That was some night of celebration! Now past the ebbing wave of our once-blissful incognizance, we are become increasingly aware that the fireworks display back there did not herald the onset of any newfound freedom — rather a lonely trudge back to the drawing board in the very near future, accompanied only by the growing realization that a) switching power conversion is not half as easy as it sounds, and b) reliability should never be considered to be a flash in the pan.

In the previous month's column we revealed that many integrated switcher ICs are virtually indestructible by design. In that case, why even bother about knowing all about the peak currents? To answer this delicately and with a measure of natural human kindness — the second current limit not only helps make the IC 'bulletproof', but also 'idiot-proof'. This second current limit, if present, is not even supposed to be encountered under normal operation, or even under even under “normal abnormal conditions”! That sounds oxymoronic, but in fact most of us practicing engineers would have to struggle extremely hard to even get the peak current to slip past the first current limit unnoticed, so as to trigger the IC into this last-ditch survival mode. But if that happens, unfortunately now the problem is that the converter output just folds back (low output voltage at higher loads). This in turn is the result of the second level current limit comparator being designed to either cause a smooth, progressive reduction in the switching frequency ('frequency foldback'), or just skipping several on-pulses (the number of pulses skipped being roughly proportional to the amount by which the peak current is exceeding the second level threshold — an averaged kind of frequency foldback).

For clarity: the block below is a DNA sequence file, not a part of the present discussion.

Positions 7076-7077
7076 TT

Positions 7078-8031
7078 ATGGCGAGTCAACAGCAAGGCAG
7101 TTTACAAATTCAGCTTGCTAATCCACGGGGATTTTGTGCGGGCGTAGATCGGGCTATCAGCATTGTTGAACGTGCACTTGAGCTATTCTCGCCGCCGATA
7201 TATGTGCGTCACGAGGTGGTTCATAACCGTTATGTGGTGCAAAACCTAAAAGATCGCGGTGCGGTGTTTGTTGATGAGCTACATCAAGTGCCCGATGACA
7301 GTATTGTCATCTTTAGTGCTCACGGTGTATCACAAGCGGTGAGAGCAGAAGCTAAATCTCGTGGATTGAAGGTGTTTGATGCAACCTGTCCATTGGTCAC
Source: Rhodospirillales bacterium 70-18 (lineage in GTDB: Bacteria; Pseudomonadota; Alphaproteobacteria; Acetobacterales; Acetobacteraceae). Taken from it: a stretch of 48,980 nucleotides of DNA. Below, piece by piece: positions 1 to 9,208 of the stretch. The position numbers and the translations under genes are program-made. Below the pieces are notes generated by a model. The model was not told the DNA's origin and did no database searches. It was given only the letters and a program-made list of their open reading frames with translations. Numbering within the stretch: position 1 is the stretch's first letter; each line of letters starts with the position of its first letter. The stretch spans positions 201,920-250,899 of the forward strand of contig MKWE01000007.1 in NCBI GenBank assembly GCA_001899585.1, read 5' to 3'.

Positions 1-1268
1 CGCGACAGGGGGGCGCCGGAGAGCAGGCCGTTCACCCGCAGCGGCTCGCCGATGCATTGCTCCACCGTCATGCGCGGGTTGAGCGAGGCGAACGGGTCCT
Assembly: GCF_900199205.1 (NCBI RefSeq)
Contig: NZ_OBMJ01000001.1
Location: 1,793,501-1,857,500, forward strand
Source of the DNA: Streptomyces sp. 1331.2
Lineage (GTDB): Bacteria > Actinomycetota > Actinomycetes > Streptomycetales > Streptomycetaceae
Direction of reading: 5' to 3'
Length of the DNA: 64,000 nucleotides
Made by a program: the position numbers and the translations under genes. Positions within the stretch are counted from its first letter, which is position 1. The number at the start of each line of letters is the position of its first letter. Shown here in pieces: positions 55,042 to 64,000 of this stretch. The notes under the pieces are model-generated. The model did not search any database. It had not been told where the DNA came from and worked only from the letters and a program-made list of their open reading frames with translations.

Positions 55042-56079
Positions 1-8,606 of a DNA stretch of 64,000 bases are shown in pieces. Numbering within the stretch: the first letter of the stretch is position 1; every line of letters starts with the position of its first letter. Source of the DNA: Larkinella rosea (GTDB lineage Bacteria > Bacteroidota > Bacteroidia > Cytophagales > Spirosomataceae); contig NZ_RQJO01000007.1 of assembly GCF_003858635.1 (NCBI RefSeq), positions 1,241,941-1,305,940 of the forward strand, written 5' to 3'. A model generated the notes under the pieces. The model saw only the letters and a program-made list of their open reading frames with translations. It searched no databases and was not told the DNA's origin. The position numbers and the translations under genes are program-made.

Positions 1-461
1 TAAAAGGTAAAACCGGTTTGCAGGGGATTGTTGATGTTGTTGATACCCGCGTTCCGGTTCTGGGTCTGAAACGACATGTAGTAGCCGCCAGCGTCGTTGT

But before looking further at frequency foldback, let us again beat upon some of the points from the previous month's column, and refine them further. We saw that for a low-voltage integrated switcher, we can for example use a “5A device” for a 3A load — and then its OK to use only a 3A inductor. Note that we have been talking only about buck switchers so far. A “5A” buck switcher is by definition meant for a maximum load current ('Io') of 5A, and therefore its current limit ('Iclim') will usually always be internally set a little higher, maybe between 6 to 6.5A. But this train of logic relies on a property that is specific only to the buck topology:- its average inductor current equals its load current. We also recollect that the usual design procedure for selecting the inductance for any dc-dc topology is to set the peak inductor current about 20% higher than the average inductor current. We can show that this '20% inductor criterion' leads to an 'optimum' of sorts from the viewpoint of all the power components of the converter (for more details see application note AN-1197). So for a buck, with a 5A load current, we will typically have a peak inductor current of 5 x (1 +0.2) = 6A. But remember, this holds only for a buck!

For 'non-buck' topologies we have to be careful because there *the load current has no simple relationship to the average inductor current.* And therefore nor to its peak either, and nor to the required current limit. This means that if we come across a device declared to be say a “5A buck-boost” (or boost) switcher IC, we should remember that this just means that 5A is its set *current limit, NOT its max load current* . The max load for a non-buck topology depends on the input-output conditions of the particular application. For the boost and the buck-boost, the average inductor current is not the load current 'Io' but is Io divided by (1-D), where D is the duty cycle. (SeeAN-1246 for more details). This leads to the following basic design rule for the two 'non-buck' topologies: *the worst-case average (and peak) inductor current occurs at the lowest input voltage* . That is thus the input end at which we must design or select our inductor. In contrast, for a buck, we always pick its inductance at the maximum input voltage of the application, because that is the end at which its peak current is the maximum.